our success (read: half-way there) story could be summarized in three bullet points: debt is slavery, doing more with less, and balance.
quick background: came to US in 1992, when i was 13. went through junior high, high school and college by trial and error - parents too busy working for food and learning english, no older siblings to show me the way. that's how i ended up with appox. 95K in student loans and credit card debt. married a wonderful girl 2.5 years ago, and our wedding and a couple of her loans brought us up to 115K. bought a house 1 year ago. i think we own $700 of it by now. interest is a killer.
Debt is slavery is self-explanatory and crystal clear to probably more than 97% of everyone who's reading this. what's not so clear are the other slogans that crawl in and nest in your subconscious, while growing up in US: "you deserve this," "everyone has a bit of debt, it's expected," "the quality of your possessions demonstrates the quality of your life," etc. So, while fighting debt is easy, fighting these other beliefs is a little harder.
GRS and a few other personal and self-improvement blogs have been a great help in challenging and dismantling these notions over the past 12+ months. Event though we are tempted to obtain luxurious items or upgrade the house (bathrooms and backyard could really use it), we've been talking each other out of spending more than we have and adapting a save-up-for-it attitude for all major purchases. meanwhile, the debt snowball is picking up speed. but it wasn't like this from the getgo.
Doing more with less can be said another way: scarcity of a resource helps you manage it better. shortly after we got married, both of us took well-paying jobs (tech sector, greater Boston area). you'd think we'd start canceling and cutting up credit cards left and right. i had all the intentions of making a lump sum payment at the end of the month to whichever creditor was charging the highest interest. months went by, and there wasn't much progress. there never seemed to be enough money left over at the end of the month to send another payment.
then we decided to buy a house in the area. by the time the mortgage bills started arriving, we realized our housing would cost twice as much. and that didn't include home improvement and upkeep costs. so, as most of the monthly income went to pay for mortgage and initial repairs, shedding the shackles of debt started slipping into the future, and i became quite depressed about the situation. GRS et al. to the rescue! the only way to achieve goals (becoming debt free, frugal living, financial independence) is to take deliberate steps towards them, i read. An easy way of dealing with finances is to automate them, JD and other wrote. so, i started paying our future selves first, by deciding on a monthly total of debt payments, and pumping up the scheduled payments to sum up to that amount. since then, 3 small cards are closed, 2 student loans are paid off, and two more creditors are getting sacked by January of 2008. i keep up with the debt snowball by reassigning the freed up dollars to automatically go to the next creditor on top of the list. it feels so good to know that a loan scheduled to be repaid over 3 years will be gone in 4 months.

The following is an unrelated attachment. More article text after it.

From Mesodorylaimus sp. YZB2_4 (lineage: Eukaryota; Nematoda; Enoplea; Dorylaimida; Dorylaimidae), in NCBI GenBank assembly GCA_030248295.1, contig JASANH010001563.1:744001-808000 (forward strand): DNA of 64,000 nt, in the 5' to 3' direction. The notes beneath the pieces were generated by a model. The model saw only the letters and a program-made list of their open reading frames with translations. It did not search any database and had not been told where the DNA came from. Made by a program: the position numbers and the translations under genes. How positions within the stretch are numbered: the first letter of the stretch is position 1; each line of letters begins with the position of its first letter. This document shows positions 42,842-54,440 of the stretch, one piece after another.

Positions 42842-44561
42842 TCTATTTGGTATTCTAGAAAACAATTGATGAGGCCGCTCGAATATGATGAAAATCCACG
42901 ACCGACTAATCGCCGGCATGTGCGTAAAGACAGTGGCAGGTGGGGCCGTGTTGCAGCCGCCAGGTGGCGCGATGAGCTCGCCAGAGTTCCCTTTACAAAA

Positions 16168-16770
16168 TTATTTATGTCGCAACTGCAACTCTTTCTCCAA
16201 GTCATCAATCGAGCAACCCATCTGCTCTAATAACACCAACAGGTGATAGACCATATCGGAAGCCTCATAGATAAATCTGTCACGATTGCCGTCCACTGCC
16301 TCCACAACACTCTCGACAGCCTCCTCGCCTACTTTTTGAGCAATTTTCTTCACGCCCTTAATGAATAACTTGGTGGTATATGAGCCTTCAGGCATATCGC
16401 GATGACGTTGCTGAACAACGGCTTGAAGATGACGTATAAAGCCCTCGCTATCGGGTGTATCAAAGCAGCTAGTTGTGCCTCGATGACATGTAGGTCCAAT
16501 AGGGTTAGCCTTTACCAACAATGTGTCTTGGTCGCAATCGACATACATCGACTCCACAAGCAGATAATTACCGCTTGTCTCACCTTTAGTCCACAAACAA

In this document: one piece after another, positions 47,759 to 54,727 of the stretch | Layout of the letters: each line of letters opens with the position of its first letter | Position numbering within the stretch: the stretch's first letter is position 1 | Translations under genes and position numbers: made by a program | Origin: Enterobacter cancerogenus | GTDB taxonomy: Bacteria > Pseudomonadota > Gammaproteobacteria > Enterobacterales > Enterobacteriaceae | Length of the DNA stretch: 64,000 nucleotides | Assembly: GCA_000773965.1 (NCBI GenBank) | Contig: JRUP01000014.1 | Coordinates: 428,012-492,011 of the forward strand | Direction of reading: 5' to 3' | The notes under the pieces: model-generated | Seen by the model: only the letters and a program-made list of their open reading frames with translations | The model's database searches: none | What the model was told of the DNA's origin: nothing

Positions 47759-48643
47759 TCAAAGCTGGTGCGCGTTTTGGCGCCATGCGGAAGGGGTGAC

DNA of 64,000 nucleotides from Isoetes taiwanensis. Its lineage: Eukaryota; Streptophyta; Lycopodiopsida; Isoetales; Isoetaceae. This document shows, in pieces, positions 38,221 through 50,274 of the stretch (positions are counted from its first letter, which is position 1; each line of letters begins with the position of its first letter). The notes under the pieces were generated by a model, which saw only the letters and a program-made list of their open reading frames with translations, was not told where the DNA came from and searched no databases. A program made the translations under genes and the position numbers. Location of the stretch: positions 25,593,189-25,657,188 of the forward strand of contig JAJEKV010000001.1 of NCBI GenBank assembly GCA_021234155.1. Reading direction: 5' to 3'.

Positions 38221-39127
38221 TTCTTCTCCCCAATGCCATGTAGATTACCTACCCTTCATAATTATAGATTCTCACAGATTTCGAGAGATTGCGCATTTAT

so, the funny thing (interesting funny, not ha ha funny) is that we're doing much, much better at getting rid of debt with less money. scarcity of a resource helps you manage it better. but how tightly do you manage it?
Balance is a word or a concept that can be applied universally. in our financial journey, we're trying to achieve balance in two specific areas: saving for retirement vs repaying debt and saving/repaying debt vs spending money on ourselves.
we've had multiple discussions on the (psychological) benefits of being debt free vs the benefits of starting early in saving for retirement. i'd like to think that we've achieved a happy balance between the two (20% of pre-tax -> savings and 15% of post-tax -> debt reduction). once again, only after reading about it multiple times on GRS et al., did i realize how important it was to start saving early, while we have two salaries and time on our side.
the other area, spending money on ourselves vs saving/repaying is a little harder to comment on. on one hand, you want to have the gazelle intensity that Dave Ramsey talks about. on the other hand, you don't want to let the years go by without creating memories. i guess what we're going for is going for big ticket items (significant purchase, or a week-long trip somewhere) once or twice a year, making sure that the we get a great return on our investment, i.e. that we use the item for all it's worth, or have an unforgettable experience, something to tell the kids about in later years. giving yourself a break every once in a while is a good way to re-energize and keep plowing away.
so, there it is: debt is slavery, doing more with less, and balance. i'm an avid reader of GRS and find the material very relevant to our lives. thanks, JD, and keep it going.